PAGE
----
Monday, March 31, 2008

No need for Microsoft Word, Use Mozilla Prism

No, I wont replace "Techlog" in the title with "Browser log" or "Mozilla log".

Having said that, Have you looked at Mozilla's Prism? It is the window to look at the next generation of applications. It is simply a web browser for one site. And you can have many Prisms pointing at different sites (like in the picture on the right).

Say you want to write a document, you click on Microsoft Word icon and start typing. Or now, you click on the Google Documents icon and start typing. The first action runs a program on your local computer but the second action runs an application on the web. It will be seamless. The two applications have almost the same functionality and look the same.

But why not just use Firefox to run Google Docs?
Simple, for using web applications like Google Docs and Gmail, you don't need all those extra buttons and text fields, like the address bar, status bar, search bar, bookmarks/favorites, file menus, themes and extensions. This way you will have an application that is lighter on system resources and clutter-free.

Best of all, with firefox 3 and/or Google Gears you can access web applications (and save and print your work) online and offline. Therefore, eliminating the need for Microsoft Office (and its clones) completely.

Monday, March 24, 2008

IE8 Follows Web Standards, Firefox Wins

Developers of Microsoft Internet Explorer just posted that they "decided that IE8 will, by default, interpret web content in the most standards compliant way". First thing came to my mind is, that's a good thing for Firefox (and all alternative web browsers). How is one browser following web standards is good for its competitors? It will force web developers to follow such standards, thus increasing the number of sites/apps who will run fine under all browsers and ease the switch of novice web surfers away from Internet Explorer.

Why leave IE? For many reasons. I will talk about that in a different post.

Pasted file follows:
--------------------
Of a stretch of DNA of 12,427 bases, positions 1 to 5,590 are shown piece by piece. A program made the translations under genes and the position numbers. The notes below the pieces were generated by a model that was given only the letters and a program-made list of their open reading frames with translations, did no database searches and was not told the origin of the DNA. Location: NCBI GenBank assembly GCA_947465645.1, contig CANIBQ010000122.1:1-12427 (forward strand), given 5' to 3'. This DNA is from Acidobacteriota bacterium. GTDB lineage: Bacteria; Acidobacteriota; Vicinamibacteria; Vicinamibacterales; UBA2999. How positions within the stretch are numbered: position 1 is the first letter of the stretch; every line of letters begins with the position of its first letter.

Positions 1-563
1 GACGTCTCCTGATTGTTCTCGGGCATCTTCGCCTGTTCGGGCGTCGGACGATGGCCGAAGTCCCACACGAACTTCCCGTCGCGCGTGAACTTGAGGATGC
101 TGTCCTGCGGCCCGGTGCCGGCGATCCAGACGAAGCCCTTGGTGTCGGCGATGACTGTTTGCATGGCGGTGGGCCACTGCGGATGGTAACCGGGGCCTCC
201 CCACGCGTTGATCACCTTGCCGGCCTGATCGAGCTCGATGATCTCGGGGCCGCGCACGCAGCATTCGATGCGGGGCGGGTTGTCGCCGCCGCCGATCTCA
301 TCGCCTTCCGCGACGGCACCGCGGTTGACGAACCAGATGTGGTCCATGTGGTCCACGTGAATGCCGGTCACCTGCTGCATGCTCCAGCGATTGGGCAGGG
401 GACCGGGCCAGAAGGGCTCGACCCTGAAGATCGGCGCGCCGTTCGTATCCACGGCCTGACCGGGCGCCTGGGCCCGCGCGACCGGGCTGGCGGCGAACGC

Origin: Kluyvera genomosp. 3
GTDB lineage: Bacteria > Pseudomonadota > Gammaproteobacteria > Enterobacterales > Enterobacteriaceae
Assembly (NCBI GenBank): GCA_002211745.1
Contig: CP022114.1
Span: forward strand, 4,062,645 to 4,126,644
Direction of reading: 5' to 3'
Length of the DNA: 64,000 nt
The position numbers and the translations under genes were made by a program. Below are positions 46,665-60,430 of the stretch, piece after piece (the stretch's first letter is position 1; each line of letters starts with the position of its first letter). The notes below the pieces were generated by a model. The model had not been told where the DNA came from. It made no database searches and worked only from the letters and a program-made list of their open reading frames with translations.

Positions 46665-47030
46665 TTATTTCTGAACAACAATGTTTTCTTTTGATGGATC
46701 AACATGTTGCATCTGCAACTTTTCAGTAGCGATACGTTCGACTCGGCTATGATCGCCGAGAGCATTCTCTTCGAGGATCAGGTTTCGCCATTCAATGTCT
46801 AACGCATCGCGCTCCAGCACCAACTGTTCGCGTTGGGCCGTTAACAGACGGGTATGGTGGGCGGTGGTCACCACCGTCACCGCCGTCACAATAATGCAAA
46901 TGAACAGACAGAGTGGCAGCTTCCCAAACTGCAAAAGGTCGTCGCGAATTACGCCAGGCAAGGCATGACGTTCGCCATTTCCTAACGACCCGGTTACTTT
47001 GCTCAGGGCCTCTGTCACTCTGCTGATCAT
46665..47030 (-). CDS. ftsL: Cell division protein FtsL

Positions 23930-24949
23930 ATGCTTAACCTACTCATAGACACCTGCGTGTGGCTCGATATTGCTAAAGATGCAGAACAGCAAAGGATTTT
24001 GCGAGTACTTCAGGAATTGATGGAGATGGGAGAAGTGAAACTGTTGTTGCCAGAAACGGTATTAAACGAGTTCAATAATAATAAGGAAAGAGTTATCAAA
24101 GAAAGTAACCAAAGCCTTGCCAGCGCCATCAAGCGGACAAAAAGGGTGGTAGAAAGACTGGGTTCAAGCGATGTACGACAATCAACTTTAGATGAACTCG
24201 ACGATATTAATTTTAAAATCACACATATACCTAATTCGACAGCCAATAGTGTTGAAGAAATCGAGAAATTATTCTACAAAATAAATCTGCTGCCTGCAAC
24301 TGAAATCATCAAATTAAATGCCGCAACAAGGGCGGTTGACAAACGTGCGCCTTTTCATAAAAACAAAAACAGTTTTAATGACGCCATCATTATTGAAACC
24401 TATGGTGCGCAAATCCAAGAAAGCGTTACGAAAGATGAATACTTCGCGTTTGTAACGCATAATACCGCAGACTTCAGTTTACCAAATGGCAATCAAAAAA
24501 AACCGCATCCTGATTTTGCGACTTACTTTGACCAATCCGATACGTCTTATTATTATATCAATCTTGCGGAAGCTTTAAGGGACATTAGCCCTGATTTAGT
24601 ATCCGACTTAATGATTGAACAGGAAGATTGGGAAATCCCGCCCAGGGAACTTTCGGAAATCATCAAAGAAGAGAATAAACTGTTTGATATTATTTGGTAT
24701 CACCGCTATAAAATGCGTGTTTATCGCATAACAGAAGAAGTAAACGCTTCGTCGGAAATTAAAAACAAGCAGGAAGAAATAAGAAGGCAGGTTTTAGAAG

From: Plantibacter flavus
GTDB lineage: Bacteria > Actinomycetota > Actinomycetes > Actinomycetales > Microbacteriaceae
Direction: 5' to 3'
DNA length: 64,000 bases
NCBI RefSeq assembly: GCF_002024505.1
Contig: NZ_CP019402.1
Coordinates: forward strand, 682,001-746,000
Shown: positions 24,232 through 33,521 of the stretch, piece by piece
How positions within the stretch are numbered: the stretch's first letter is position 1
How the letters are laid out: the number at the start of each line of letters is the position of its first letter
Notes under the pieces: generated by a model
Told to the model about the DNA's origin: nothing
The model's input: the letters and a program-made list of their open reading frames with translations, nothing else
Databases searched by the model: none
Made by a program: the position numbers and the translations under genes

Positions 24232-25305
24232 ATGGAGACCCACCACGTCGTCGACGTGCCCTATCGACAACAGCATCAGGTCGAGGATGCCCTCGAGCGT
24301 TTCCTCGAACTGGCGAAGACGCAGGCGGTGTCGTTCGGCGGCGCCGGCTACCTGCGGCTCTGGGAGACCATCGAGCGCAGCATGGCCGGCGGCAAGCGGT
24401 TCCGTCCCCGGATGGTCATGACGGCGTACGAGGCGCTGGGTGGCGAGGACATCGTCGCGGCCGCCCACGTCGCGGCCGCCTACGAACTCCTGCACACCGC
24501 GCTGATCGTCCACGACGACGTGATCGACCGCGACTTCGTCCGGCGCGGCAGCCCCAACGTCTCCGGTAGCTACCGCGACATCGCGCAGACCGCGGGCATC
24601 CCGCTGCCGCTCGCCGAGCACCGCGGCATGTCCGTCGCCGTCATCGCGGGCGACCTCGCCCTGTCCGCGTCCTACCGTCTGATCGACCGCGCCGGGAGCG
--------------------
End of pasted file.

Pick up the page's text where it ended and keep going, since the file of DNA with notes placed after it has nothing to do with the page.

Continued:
Currently, many website developers (especially those developing "web-based solutions" to companies) only test their creations with IE version 6. It makes sense to them because they don't have to run Firefox, IE, Opera, and Konqueror and test their websites on them every time they make changes to the code. Also, since IE only works in Windows OS, developers write less code for OS interactions and file reads/writes.

These kinds of IE-specific "Web Applications" appear in so many popular websites, Due to the dominance of IE. Roughly, 80% of all web surfers use IE and 15% use Firefox. In other words, around 15% of visitors use standards-compliant browsers and will not be able to use this web application. The remaining 80% are using the web application (and clicking on adds). Is it worth it to spend the money to change the website? The answer I believe is "not yet."

This is about to change. IE8 will be standards-compliant by default and will have a button to optionally render websites in IE6 engine. What this means is as soon as IE8 shows up in Windows Update, most of those 80% will convert to a standards-compliant browser and thus will not be able to use the same old web app, forcing website to join in on the standards and finally fix their sites for everyone, including Firefox users.

I found an amazing (and very long) article about standards. Check it out here.